Mistborn: The Final Empire by Brandon Sanderson is truly a great book. After finishing it, soaking up its awesomeness, the only real question is, “Why haven’t I heard of this book before?” Mistborn needs more attention, more accolades, so more people will read this thing and maybe get it made into a movie! I’m not a fantasy buff, but if you liked Hunger Games, Divergent, and Shadowhunters, then you’ve got to read this!
In a fantasy dystopian world, Vin, a young thief girl who is half slave half nobility, learns that she has rare Allomancy powers after a heist goes terribly wrong. She is taken in by a mentor with the same rare powers and teaches her how to use them. By swallowing different metals, such as iron, steel, tin, pewter and others, she can push and pull against those metals, enabling her to appear to fly or move objects, effect other’s emotions, and many other subtle abilities. Her teacher is also an underground hero who is leading a secret and growing rebellion against the Lord Ruler, a false god who has ruled the Final Kingdom and its surfs, the skaa, for the last thousand years with the help of the corrupt nobility. As her powers and abilities grow, Vin plays a leading role to confront the Lord Ruler, who has mysterious and seemingly unstoppable powers, in efforts to take the reins of freedom for all. Vin also has her own demons of mistrust and lack of love which she must make peace with in a world of betrayal and pain.
This book has so many things that other bestsellers in this young adult science fiction genre have:
1. An attractive young girl who learns that she’s not just an insignificant thief but a powerful magician with the potential to defeat the darkest evil (think Harry Potter, Hunger Games, Cinderella, Divergent, the Matrix). Vin is very easy to relate to and that is quite refreshing. She had a tough brother who beat her but was hard on her to keep her strong. She was a bastard child of a powerful Obligator, who help the Lord Ruler keep control over the nobility and slaves, so many will relate to feelings of abandonment (ahem … again, Harry Potter), she is reluctant to use her abilities to bring power to herself (a noble girl), and though she is very tough and untrusting, her weakness is that deep down she really just wants true love. Most people can relate to this, too.
2. A dystopian world, which is very popular today (consider the surprise resurgence of Orwell’s 1984, and again the Hunger Games etc.). I’ve heard it said by some supposed book agents, that ‘dystopian novels are out of fashion.’ Hogwash! Dystopian novels like Mistborn have always been in fashion and they will always be in fashion. Most people in this world can relate to a story about a majority of people being subjugated to live under horrible living conditions (slavery, forced labor, serfdom, oppressive taxation, plantation life, terrible environment, grossly unequal money and power). Consider that the life described by Judea under the Romans in the four Gospels continues to be a best seller. More recently, dystopian stories continue to not only be popular among readers, in fact, but many of them tend to become classics, e.g. 1984, Do Androids Dream of Electric Sheep, Fahrenheit 451, The Handmaid’s Tale, Brave New World, The Giver, Animal Farm, The Hunger Games, Divergent, The Road, The Iron Heel (Jack London!), Atlas Shrugged, Battle Royal, The Trial, Neuromancer, The Maze Runner, Snow Crash, The Superunknowns, Master and Margarita, Logan’s Run, and many, many others. Readers have ALWAYS loved dystopian stories and they ALWAYS will.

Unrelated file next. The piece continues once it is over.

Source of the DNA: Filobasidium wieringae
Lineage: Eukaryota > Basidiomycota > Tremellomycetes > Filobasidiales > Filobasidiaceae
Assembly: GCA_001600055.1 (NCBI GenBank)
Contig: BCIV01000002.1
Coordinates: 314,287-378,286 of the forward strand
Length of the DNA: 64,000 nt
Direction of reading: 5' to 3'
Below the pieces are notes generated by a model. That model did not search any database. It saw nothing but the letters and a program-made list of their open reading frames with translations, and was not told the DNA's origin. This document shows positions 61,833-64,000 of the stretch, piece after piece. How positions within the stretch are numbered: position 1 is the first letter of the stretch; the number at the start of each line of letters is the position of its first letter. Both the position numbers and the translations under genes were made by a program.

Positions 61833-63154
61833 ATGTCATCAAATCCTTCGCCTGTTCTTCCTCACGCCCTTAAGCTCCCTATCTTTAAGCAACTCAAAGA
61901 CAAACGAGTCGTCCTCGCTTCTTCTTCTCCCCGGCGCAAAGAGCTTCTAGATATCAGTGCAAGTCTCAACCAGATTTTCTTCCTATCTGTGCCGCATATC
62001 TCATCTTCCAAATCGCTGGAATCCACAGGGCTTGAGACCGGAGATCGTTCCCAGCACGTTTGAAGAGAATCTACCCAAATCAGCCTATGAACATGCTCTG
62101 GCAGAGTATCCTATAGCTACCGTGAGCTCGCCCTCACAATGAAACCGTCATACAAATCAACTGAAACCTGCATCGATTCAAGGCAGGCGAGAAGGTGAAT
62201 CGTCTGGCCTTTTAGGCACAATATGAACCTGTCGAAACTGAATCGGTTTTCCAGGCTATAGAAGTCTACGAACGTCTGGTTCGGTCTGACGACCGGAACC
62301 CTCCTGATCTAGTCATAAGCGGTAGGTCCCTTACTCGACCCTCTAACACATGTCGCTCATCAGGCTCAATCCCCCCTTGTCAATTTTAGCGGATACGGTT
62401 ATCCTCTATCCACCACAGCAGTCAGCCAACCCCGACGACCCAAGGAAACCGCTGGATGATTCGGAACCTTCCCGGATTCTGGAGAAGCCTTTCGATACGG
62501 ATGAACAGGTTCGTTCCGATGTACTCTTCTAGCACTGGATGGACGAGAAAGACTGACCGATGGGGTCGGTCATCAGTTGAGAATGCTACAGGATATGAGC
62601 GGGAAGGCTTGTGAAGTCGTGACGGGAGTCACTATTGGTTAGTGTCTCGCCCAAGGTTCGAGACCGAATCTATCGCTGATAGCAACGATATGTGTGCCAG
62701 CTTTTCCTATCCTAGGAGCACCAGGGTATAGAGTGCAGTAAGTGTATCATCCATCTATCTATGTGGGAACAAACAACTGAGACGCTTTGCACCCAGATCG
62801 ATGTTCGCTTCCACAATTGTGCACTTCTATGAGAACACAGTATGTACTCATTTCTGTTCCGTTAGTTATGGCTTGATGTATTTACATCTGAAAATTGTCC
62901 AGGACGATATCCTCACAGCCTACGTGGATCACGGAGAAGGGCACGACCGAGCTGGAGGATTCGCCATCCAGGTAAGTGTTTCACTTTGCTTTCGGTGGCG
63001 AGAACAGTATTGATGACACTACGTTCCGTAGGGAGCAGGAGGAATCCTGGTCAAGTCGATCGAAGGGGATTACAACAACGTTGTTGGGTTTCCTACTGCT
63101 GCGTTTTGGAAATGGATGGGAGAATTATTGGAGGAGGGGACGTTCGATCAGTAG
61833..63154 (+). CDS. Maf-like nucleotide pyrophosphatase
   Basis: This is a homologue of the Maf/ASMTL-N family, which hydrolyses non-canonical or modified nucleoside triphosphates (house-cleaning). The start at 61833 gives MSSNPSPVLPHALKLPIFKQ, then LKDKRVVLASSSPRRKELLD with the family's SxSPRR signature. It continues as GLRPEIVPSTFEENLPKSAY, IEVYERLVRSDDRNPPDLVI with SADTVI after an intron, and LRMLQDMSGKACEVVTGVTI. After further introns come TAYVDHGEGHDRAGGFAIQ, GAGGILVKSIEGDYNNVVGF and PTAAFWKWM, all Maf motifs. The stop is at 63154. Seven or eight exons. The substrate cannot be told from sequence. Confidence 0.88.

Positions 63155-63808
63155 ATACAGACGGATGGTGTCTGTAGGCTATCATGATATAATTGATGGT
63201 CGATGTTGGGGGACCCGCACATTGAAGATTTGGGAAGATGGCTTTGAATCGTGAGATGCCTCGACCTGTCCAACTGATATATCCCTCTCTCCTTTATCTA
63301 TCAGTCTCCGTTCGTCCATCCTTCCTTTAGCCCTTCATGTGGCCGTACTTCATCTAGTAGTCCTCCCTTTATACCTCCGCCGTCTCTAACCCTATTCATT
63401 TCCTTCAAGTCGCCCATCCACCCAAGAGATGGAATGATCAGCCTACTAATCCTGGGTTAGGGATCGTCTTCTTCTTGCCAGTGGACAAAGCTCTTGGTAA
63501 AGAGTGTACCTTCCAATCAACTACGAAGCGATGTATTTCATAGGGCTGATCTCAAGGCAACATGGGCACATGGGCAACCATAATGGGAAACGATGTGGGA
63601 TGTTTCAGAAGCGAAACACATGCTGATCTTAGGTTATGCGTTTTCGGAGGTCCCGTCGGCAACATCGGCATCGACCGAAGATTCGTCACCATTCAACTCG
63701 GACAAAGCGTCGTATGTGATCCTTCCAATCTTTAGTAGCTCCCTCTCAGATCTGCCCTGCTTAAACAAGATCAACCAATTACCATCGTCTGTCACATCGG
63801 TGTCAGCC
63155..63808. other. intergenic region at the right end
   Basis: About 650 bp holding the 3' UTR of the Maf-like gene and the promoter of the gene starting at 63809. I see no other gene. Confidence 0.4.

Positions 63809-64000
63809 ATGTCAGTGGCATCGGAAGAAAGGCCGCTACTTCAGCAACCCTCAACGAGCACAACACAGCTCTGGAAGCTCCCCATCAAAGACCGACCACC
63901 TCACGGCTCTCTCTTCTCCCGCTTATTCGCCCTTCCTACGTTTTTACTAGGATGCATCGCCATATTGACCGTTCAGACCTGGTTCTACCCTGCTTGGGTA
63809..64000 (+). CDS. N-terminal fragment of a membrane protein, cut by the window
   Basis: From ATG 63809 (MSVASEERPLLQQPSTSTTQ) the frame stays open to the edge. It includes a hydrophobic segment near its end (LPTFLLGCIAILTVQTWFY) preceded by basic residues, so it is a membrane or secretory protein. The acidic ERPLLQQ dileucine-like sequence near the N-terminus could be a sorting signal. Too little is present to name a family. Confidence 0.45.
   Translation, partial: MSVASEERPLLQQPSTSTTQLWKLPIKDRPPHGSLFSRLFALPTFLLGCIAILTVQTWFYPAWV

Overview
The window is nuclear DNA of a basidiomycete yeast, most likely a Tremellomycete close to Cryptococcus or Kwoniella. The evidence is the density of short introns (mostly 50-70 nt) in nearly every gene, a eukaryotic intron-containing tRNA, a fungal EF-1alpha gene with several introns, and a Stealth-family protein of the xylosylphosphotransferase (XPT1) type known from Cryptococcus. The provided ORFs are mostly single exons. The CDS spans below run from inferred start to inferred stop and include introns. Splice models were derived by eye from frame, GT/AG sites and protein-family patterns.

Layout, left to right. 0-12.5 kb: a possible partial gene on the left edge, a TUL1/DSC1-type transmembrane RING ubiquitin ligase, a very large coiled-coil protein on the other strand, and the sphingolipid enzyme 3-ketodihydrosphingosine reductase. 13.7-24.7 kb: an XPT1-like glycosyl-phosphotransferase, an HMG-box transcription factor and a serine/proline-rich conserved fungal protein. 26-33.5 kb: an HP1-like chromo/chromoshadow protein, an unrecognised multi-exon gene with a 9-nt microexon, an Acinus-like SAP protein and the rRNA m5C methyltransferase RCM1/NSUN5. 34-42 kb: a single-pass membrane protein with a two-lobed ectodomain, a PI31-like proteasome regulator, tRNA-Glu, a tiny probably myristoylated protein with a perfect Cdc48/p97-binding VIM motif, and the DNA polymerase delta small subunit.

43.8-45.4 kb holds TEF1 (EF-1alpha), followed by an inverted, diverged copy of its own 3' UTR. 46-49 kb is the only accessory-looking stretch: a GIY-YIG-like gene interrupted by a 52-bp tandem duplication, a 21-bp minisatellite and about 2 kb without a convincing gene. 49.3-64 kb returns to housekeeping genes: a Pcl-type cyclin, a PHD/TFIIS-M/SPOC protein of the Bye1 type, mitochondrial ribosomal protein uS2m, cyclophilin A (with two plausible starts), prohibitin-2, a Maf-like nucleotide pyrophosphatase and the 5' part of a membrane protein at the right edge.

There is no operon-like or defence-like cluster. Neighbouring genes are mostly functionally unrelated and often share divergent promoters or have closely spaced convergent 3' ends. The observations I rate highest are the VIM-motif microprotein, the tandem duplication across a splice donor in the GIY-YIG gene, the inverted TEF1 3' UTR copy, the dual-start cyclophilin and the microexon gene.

3. A detailed and convincing setting. The world created by Sanderson is incredibly detailed and convincing. There’s a lot of information about how Allomancy works, and at first it can almost seem like too much information, but Sanderson masterfully eases readers into the story, and lets them get a handle on how things work by seeing how Vin uses her new powers in action, which is how it ought to be: a good writer shows instead of tells. What’s more the world of the slaves, the skaa, and the politics of the nobility sucks the reader in with the authenticity of characters and scenes. A skaa girl is taken from her family by force by a plantation ruler in the middle of the night, to be killed after lustful abuse, but then saved by an Allomancer. Nobility attend mindless ball after ball, while plotting against one another. Inquisitors, half-human creatures created by the Lord Ruler to enforce his brutal will, troll through the oppressive cities searching for Mistborn like Vin. The full scope of this new world, which could actually be a future of our world thousands of years from now (the author doesn’t really clarify this), is so real at times that it almost seems like the author could be talking about things, people and places that he’s met and seen firsthand. That is exactly the kind of fantasy book we all lust after – one that convinces us that it’s all possible without so much information that excessive details snap us back into reality. More to the point: it’s easy to lose oneself in the Mistborn fantasy world. Yummy!
Admittedly, especially early on in the book, the development of the story moved a little slow, but that was partially due to the fact that the author had the lay the groundwork for the detailed, characters, background and storyline. The level of Sanderson’s detail and the depth of the Mistborn world remind me of Game of Thrones, which is a very good thing.
If you are searching for the next science fiction / slash fantasy sure-thing to read, and you haven’t read this, pick up Mistborn. You will not be disappointed. Mistborn is part of a trilogy, so be sure to check the other books out, too.
Review By Austin Reams
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